A few years earlier, Mitsubishi (who used Hashima as a coal mine for almost 90 years and constructed all the buildings on the island) donated Gunkanjima to the Japanese state and from 2005 on the city of Nagasaki administered the abandoned island. In the same year the new owner invited journalists to Gunkanjima, bringing it back to the awareness of the public, and announced the reconstruction of a pier and the construction of a visiting zone in the southern part of the island, so tourists can land and have a safe look at the dangerously rotten buildings – entering those is strictly forbidden until this very day.

Although nowadays it is legal and relatively easy to go to Gunkanjima it still isn’t a foolproof thing to do. When Enric and I went to Kyushu in late March of 2010 we made a reservation with the only operator that has permission to land on Hashima, Yamasa Kaiun. For most foreign tourists this is the first hurdle as the homepage is in Japanese only. (The tour itself and the pamphlets they hand out are in Japanese only, too.) When we arrived at the harbor terminal to pick up our tickets we learned that the tour was cancelled. It was a beautiful, sunny day – but they cancelled anyways; the trips surrounding the island (and not landing on it) were also cancelled. You can’t imagine my disappointment as this was the center piece of the whole trip, a boat ride I was looking forward to ever since I’ve heard about Gunkanjima for the first time several years ago. But there was nothing we could do, so we moved on to Sasebo, making a stop at what turned out to be the fascinating Katashima Training School - a blessing in disguise.
The next morning we originally wanted to go to an abandoned coal mine near Sasebo, but Enric convinced me to take a train back to Nagasaki to give it another try; although we didn’t have a reservation and although I knew the tours were completely booked out. We arrived at the harbor terminal just after the first of two boats to Gunkanjima left on a day equally sunny and calm as the one before – and of course they turned us down and tried to send us away. But this time we saw a glimmer of hope and Enric convinced the ticket sales person to give us two spots on the next boat – he claimed (in Japanese) that we had tickets for the day before (which was true) and that I came all the way from Europe to Nagasaki just to see Gunkanjima (which was partly true…) while I put up the saddest face I possibly could – which was never easier although I’m a horrible, horrible actor. They told us to come back two hours later and then indeed gave us tickets: 4000 Yen for the boat ride plus 300 Yen for landing on Gunkanjima. (I followed the updates on the homepage of Yamasa Kaiun: All the tours on the next few days were cancelled. So in the end we were really, really lucky…)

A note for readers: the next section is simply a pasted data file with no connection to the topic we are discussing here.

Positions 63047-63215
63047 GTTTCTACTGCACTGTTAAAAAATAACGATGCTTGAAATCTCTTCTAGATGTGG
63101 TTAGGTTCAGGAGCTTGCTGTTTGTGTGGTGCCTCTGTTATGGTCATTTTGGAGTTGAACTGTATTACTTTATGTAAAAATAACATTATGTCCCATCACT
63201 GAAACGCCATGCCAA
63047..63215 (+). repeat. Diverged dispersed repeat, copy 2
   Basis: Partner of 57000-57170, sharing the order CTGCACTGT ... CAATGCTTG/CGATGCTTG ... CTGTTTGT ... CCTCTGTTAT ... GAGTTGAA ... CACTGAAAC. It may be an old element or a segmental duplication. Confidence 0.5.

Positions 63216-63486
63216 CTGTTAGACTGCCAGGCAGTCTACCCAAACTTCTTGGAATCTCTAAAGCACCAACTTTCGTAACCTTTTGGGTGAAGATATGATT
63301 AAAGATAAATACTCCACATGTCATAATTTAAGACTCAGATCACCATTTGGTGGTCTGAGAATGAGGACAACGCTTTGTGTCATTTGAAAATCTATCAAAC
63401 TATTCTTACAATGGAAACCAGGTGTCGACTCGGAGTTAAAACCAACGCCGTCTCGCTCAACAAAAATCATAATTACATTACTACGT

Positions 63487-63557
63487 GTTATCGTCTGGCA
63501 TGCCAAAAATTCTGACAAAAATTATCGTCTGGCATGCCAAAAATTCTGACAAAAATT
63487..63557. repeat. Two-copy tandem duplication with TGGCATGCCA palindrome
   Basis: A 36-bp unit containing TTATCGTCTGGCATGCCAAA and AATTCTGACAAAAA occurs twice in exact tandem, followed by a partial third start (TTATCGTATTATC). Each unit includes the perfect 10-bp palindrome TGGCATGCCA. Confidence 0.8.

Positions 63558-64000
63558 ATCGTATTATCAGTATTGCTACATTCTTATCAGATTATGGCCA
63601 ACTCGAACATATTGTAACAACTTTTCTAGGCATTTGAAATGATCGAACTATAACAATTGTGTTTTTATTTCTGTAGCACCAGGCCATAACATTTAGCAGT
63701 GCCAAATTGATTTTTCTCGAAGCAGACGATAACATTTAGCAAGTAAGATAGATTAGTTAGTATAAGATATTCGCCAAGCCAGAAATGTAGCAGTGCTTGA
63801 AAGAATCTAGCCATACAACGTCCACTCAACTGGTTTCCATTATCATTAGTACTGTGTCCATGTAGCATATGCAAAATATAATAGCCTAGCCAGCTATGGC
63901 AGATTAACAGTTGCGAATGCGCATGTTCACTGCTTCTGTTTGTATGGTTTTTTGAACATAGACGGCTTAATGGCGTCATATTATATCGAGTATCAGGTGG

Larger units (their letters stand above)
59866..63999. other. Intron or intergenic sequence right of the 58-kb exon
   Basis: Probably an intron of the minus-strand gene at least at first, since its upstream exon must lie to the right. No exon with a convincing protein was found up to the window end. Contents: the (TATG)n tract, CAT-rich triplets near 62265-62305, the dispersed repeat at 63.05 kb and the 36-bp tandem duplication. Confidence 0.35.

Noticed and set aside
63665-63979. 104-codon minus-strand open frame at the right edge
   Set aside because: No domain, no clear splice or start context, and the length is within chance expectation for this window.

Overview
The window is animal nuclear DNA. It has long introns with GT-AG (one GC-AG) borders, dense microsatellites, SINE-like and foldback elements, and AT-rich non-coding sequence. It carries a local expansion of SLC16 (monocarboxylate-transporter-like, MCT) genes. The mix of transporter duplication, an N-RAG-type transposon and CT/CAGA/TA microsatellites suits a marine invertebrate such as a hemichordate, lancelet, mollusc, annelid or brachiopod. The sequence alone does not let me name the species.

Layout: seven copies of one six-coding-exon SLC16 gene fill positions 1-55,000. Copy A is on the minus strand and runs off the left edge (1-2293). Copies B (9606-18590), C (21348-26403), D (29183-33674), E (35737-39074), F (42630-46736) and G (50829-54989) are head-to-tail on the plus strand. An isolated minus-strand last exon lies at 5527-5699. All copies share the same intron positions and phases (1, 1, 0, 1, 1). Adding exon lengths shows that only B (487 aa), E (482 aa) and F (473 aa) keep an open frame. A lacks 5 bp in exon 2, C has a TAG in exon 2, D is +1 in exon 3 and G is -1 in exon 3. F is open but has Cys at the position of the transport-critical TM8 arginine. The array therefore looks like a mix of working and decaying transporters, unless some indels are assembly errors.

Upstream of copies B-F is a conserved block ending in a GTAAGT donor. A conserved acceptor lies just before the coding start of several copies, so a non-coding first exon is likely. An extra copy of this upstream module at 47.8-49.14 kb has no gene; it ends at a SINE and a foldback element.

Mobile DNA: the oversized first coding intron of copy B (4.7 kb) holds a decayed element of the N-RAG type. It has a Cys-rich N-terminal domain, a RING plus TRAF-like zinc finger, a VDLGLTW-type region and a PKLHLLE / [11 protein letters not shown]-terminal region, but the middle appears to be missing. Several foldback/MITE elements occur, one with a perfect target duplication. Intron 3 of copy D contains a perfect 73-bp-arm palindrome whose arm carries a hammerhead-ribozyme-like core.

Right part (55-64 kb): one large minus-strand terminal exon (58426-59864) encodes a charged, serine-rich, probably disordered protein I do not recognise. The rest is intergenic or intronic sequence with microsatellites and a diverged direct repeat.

Getting to Gunkanjima takes about 50 minutes by boat and the stay there is strictly organized and supervised. The pier is on the southeast part of the island and from there you pass through a tunnel in the island wall to a long concrete path that includes three gathering areas (the last one on the southwest end of Gunkanjima) where guides tell a bit about the island’s history and you have time to take some pictures. You are not allowed to move freely between the zones (several guards were blocking the path, having an eye on everybody) and of course the path is limited by chest high handrails to prohibit you from leaving the predetermined visiting zone. (Chest high by Japanese standards…) We were lucky to be in the group that started in the gathering area closest to the boat, so on the way back from area No. 3 I was actually able to shoot a video of the whole visiting zone in one shot. (I didn’t include videos so far to this blog, but maybe I’ll put it up in the future…)
If you know Gunkanjima from internet pictures made by illegal or professional photographers be prepared that you won’t be able to take similar shots as you don’t get even near the interesting buildings like housing, school or hospital – so I highly recommend bringing a good zoom for your camera to catch at least some details. The 200mm end of my lens was okay, but sometimes I wished I could get just a tiny bit closer.
The stay on the island takes about an hour and after the boat leaves, it continues to surround Gunkanjima clockwise, offering good views from pretty much every angle before returning back to Nagasaki.

Visiting Gunkanjima was an emotional rollercoaster, but in the end it was totally worth it! If you wanna go there you better be prepared that the tour you have a reservation for might be cancelled; it happens all the time…
Sure, you are limited to a predetermined path far away from the really interesting parts of Gunkanjima – and other haikyo offer similar views, some might even have more spectacular buildings. But not that many on such a small area, not with that kind of historical background. Therefore the atmosphere on Gunkanjima is absolutely unique, you can almost feel how it must have been to live on that crammed rock off the coast of Nagasaki. Unless you have some people doing wacky poses and spazzing around, having no appreciation for the island and its history. But I guess that’s a side effect we all have to live with when you make a tourist attraction out of a place like that, where 1300 laborers died during World War 2 alone – not a few of them forced workers from Korea and China.